2016 Event Review

Los Angeles County Air Show, March 19-20, 2016
Location: General William J. Fox Airfield, Lancaster, CA
Admission: Adult Ages 13+ $25.00, 6-12 $20.00, 5 and under free, online discounts
Parking: $10 onsite
Value: Very Good
Rating out of 10: 9
 

Tora, Tora, Tora

The third annual Los Angeles County Air Show took place March 19-20 at General William J. Fox Airfield in Lancaster, California. The weekend's 75th anniversary tribute to Pearl Harbor kicked off with a Friday night meet-and-greet featuring a softball game between the U.S. Navy Blue Angels and the U.S. Air Force Test Pilot School at nearby Edwards AFB, hula dancing, a luau show and period warbird flyover. The two-day show featured world-class aerobatics, parachute demonstrations, wing-walking, warbird fly-bys, USAF and NASA jet fly-bys, the Tora! Tora! Tora! recreation of the December 7, 1941 attack on Pearl Harbor, and ended with the Navy's Blue Angels.

The gates opened promptly at 9AM, flying began around noon and continued until the Blue Angels touched down shortly after 4PM. The Patriot Parachute Team brought in the US Flag, circled on their downline by Skip Stewart and Melissa Pemberton. Reflecting their Navy SEAL background, the two jumpers stretched the flag between them as they hurtled at breakneck speed directly towards the ground, separating at what seemed the last possible moment. The team returned later in the day with even more amazing feats.

Skip Stewart was the recipient of the 2015 Art Scholl Memorial Showmanship Award presented by the International Council of Airshows. His jaw-dropping maneuvers in the highly-modified Pitts S-2 biplane, named "Prometheus," left no doubts that the award was well-earned. Melissa Pemberton performed a number of times during the day. She flew circles around her husband Rex as he demonstrated the exceptional flying capabilities of modern wingsuits, breaking off only as he deployed his parachute. Her solo aerobatic demonstration in the Edge 540 showed off the skills which have earned her a spot on the US National Aerobatics team. Her sequence ended with a double-ribbon cut with both ribbons strung from the same set of poles. She first flew low to the ground, cutting the lower of the two, then circled around to cut the other ribbon, flying inverted. Chuck Coleman, flying the Extra 300 put on a similar high-powered demonstration of competition-level maneuvers. Melissa and Skip then joined up with Chris Darnell in the Shockwave Jet Truck for the Tinstix show, featuring lots of low-level flying, afterburner flames from the truck and pyro explosions in the background ending with a race between the flying pair of aircraft and the speeding truck on the ground.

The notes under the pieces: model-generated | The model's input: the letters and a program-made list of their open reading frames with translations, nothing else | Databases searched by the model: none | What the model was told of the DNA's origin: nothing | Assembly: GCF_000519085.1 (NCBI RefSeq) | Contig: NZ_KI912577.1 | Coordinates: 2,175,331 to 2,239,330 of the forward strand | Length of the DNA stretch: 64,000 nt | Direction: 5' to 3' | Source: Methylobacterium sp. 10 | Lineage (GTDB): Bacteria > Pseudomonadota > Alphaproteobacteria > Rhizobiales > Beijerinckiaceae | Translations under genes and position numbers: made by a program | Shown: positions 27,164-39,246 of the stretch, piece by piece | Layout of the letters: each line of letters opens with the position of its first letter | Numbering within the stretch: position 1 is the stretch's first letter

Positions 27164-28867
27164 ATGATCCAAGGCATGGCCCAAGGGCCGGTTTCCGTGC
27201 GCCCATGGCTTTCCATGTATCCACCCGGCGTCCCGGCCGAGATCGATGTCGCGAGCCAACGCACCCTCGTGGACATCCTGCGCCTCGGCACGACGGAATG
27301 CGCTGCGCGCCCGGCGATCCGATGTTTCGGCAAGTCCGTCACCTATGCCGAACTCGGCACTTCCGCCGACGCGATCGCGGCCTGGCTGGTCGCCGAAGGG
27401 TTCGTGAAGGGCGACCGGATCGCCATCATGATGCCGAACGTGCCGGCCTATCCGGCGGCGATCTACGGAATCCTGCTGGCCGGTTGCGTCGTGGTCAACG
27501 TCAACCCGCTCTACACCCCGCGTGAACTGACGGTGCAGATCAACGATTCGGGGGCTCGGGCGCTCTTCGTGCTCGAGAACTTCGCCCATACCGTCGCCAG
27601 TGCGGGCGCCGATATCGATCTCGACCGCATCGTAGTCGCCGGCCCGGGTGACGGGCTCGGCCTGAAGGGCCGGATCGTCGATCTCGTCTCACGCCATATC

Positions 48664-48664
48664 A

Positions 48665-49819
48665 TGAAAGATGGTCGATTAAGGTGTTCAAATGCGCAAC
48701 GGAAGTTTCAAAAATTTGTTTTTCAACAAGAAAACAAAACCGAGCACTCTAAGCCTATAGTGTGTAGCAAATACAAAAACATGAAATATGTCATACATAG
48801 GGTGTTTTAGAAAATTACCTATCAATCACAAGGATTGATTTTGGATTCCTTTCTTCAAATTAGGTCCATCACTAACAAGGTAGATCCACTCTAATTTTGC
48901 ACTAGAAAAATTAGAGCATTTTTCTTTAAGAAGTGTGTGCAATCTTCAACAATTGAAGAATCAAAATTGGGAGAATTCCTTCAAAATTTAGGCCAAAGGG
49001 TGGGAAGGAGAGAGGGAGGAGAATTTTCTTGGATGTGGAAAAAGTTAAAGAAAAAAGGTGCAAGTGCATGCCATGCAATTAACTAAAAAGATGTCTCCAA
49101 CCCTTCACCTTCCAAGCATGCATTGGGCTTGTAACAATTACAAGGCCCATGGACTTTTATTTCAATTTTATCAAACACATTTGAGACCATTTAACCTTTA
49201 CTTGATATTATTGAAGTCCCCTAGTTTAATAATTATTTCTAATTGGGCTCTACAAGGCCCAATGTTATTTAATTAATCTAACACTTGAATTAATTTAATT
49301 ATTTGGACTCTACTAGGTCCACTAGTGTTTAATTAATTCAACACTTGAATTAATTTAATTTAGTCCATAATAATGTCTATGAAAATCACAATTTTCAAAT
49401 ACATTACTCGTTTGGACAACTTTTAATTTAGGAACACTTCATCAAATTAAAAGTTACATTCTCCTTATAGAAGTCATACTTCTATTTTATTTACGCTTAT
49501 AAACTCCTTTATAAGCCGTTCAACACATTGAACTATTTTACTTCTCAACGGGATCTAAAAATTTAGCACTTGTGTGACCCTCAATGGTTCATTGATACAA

The Planes of Fame Museum in Chino once again brought quite a number of warbirds to the show. Three of their World War II fighters passed by in formation, then performed individual passes. It was terrific to see and hear the P-38 Lightning, P-40 Warhawk, and F-86 Sabrejet in the clear blue skies over Lancaster. The N9MB Flying Wing also put on a very nice aerobatic display

The Texas Flying Legends Museum brought quite a few of its warbirds to the show: FM-2 Wildcat, TBM-3 Avenger, P-40K Warhawk "Aleutian Tiger," B-25J Mitchell "Betty's Dream," P-51D Mustang "Dakota Kid II" and Spitfire MkIX "Half Stork." Unfortunately, their A6M2 Zero and FG-1D Corsair were involved in a taxiing accident during a refueling stop on the flight out. The six warbirds made several formation passes before performing individually, finishing with beautiful banana passes to expose their topsides.

Unlike last year's show, which featured both the Marines' AV-8B Harrier II and the Navy's F-18E Super Hornet, this year's show was devoid of modern military tactical demonstrations. However, there were two surprise additions to the lineup: the appearance on Saturday of an F-16D Fighting Falcon from nearby Edwards AFB, which flew in from behind the crowd, then departed in an afterburning climb back to base, and Sunday's single pass by a B-52 Stratofortress. NASA's ER-2 (the civilian version of the U-2) put on an amazing flight demonstration. One normally thinks of this aircraft as only capable of sedate maneuvers, but a plane designed to fly in the rarefied atmosphere at 70,000 feet has plenty of lift at ground level in the high desert. The pilot put this to particular good use as he zoom-climbed out of a high-speed low-level pass in front of the crowd to end his display.

This year marks the 75th anniversary of the attack on Pearl Harbor. No one recreates this event better than the Commemorative Air Force's Tora! Tora Tora! re-enactment team. Flying the aircraft originally modified for the 1970 movie, they put on an incredibly well-choreographed aerial ballet interwoven with extensive pyrotechnic displays on the ground. The smoke from the explosions and resulting grass fires often conceal the aircraft, adding to the realism, but making photography challenging. That and the fact that aircraft are coming from left and right, high up and down on the deck, all at the same time. It's an incredible display and one not to be missed, especially this year.